The Man in the Brown Jacket by DF Salvador

More of a slice of life than a story, per se, The Man in the Brown Jacket gives us a glimpse into a familial relationship. A little humor and a gnawing sense of something larger (why are they in the hospital anyway? What happened to Michelle?). Still the tension is clear and the characters are nicely and quickly filled out (the slumping mother!). Send in your snippets, your well-rounded stories or your modeled prose poetry. [email protected]. Your keyhole awaits.

Lyle Rosdahl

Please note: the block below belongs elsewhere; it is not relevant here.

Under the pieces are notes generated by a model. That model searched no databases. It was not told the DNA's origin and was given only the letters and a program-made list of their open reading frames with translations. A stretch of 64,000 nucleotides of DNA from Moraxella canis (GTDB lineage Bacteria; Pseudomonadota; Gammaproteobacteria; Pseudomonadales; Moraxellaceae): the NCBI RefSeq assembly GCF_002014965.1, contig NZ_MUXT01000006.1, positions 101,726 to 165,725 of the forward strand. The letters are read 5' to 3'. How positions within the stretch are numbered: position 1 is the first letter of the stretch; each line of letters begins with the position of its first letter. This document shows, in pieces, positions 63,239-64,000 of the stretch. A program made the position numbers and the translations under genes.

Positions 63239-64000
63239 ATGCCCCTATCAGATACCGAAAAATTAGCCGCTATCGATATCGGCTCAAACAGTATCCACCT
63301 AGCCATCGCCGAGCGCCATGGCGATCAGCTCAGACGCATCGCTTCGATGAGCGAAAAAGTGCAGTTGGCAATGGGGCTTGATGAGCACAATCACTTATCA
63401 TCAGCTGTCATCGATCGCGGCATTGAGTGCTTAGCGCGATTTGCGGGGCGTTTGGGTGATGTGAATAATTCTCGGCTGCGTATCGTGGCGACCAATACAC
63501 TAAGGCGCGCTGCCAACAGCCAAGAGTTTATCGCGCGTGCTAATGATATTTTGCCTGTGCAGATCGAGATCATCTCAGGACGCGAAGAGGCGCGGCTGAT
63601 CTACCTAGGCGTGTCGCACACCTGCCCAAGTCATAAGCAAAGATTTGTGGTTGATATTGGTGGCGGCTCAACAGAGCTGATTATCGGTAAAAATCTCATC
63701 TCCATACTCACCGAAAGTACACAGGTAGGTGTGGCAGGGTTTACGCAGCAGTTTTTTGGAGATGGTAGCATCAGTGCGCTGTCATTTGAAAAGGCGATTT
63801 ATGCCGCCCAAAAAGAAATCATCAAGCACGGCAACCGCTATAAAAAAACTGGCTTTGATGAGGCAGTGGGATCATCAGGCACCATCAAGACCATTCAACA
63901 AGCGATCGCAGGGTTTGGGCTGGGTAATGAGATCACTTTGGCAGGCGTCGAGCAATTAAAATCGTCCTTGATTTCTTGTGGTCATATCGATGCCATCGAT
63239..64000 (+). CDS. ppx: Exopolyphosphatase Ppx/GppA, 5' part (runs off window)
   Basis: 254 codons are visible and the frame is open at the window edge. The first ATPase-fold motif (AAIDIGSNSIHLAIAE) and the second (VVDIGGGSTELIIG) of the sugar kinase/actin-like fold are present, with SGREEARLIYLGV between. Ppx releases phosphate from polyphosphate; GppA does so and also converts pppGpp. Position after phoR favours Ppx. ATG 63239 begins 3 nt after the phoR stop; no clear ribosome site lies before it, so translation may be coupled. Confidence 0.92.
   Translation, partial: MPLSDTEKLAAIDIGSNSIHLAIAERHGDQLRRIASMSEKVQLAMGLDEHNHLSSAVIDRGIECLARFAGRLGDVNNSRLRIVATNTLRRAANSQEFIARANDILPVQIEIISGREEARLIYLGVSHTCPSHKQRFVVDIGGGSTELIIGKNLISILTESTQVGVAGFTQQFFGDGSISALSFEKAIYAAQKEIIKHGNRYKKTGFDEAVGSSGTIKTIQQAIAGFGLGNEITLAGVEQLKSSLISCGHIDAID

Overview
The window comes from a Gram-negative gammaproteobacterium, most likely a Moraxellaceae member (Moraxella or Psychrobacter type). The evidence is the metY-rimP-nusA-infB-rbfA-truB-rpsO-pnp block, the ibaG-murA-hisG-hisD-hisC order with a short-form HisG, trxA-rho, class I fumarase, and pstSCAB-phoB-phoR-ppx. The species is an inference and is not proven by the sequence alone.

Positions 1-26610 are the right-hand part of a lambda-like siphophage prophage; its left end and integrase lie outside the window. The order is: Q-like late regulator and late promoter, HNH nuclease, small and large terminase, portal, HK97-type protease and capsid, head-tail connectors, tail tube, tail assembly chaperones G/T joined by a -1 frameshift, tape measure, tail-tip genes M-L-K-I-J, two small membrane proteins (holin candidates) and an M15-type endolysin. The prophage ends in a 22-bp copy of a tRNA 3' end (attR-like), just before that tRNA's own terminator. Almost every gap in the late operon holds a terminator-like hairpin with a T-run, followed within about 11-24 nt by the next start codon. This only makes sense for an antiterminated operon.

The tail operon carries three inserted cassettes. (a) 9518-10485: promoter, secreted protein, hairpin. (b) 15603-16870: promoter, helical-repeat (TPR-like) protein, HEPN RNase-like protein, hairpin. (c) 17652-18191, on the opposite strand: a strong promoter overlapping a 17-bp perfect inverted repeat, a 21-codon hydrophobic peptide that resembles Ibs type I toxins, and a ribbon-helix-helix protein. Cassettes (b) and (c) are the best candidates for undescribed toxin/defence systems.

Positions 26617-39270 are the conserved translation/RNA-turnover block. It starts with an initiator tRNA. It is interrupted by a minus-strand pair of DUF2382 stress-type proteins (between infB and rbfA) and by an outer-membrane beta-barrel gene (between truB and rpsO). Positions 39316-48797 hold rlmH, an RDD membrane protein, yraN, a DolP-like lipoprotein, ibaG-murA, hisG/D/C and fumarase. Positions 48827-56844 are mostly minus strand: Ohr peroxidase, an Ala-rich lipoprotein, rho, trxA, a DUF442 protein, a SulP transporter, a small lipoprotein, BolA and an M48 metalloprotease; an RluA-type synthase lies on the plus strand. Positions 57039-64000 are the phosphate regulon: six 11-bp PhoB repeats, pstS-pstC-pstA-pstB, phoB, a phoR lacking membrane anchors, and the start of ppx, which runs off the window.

The Man in the Brown Jacket by DF Salvador “Is that him?” The man in the brown jacket Joan was referring to had just passed by for the second time, studying each of the three doors labeled HOSPITAL STAFF ONLY, trying to decide which he should attempt to enter. “It has to be,” Lucy said. “There’s no one else here.” On the television playing in the lobby, the late night talk shows were getting underway. Lucy stood and gave a half wave, which the man clearly saw but pretended not to see. “Sit down!” Joan said to her daughter. “You’re embarrassing yourself.” Lucy turned to her husband for support, but he was too immersed in watching Jay Leno try to free himself from the fangs of a baby tiger cub to get involved. She stood again and forced a smile to go along with her wave. “Sit down this instant!” Joan said again. “I have no interest in meeting that man even if he is here to see Michelle.” “Mother, you’re going to have to meet him someday. We can’t keep this up. They’re going to get married sooner than you’d like to think.” Joan pretended to faint, slumping in her chair, almost slinking to the ground. Lucy instinctively went to her mother’s aid before recognizing the bluff and stopping. By the time she turned back around, the man had disappeared behind one of the doors. “Don’t say such wicked things,” Joan said, crossing herself repeatedly. “Just because she has moved out does not mean that she is not still married in God’s eyes.” “They’ve been divorced for three years now,” Lucy said. “Still married in God’s eyes.” “She’s been dating Steve now for over a year.” The man in the brown jacket reappeared, again looking lost. Joan squeezed her eyes shut and covered them with her forearm. “Still married in God’s eyes.” “Mom! This has got to stop.” She tugged her husband’s arm. “Michael, do something.” “What? What do you want me to do?” “Go up to that guy. See if he’s here to see Michelle,” Lucy pleaded. “I don’t even know that man. How do you know he’s not just a boyfriend of one of the nurses who’s working a little overtime?” He returned his attention to Leno. “Seriously, Michael? Seriously? Seriously?” Lucy repeated raising her voice a notch each time. “Maybe Steve listens to Michelle,” she muttered. “Still married in God’s eyes,” her mother said. --- Lyle Rosdahl, a writer living in San Antonio, edits the flash fiction blog & best of in print for the Current. He created, facilitates and participates in Postcard Fiction Collaborative, a monthly flash fiction response to a photo. You can see more of his work, including photos, paintings and writing, at Send your flash to [email protected].
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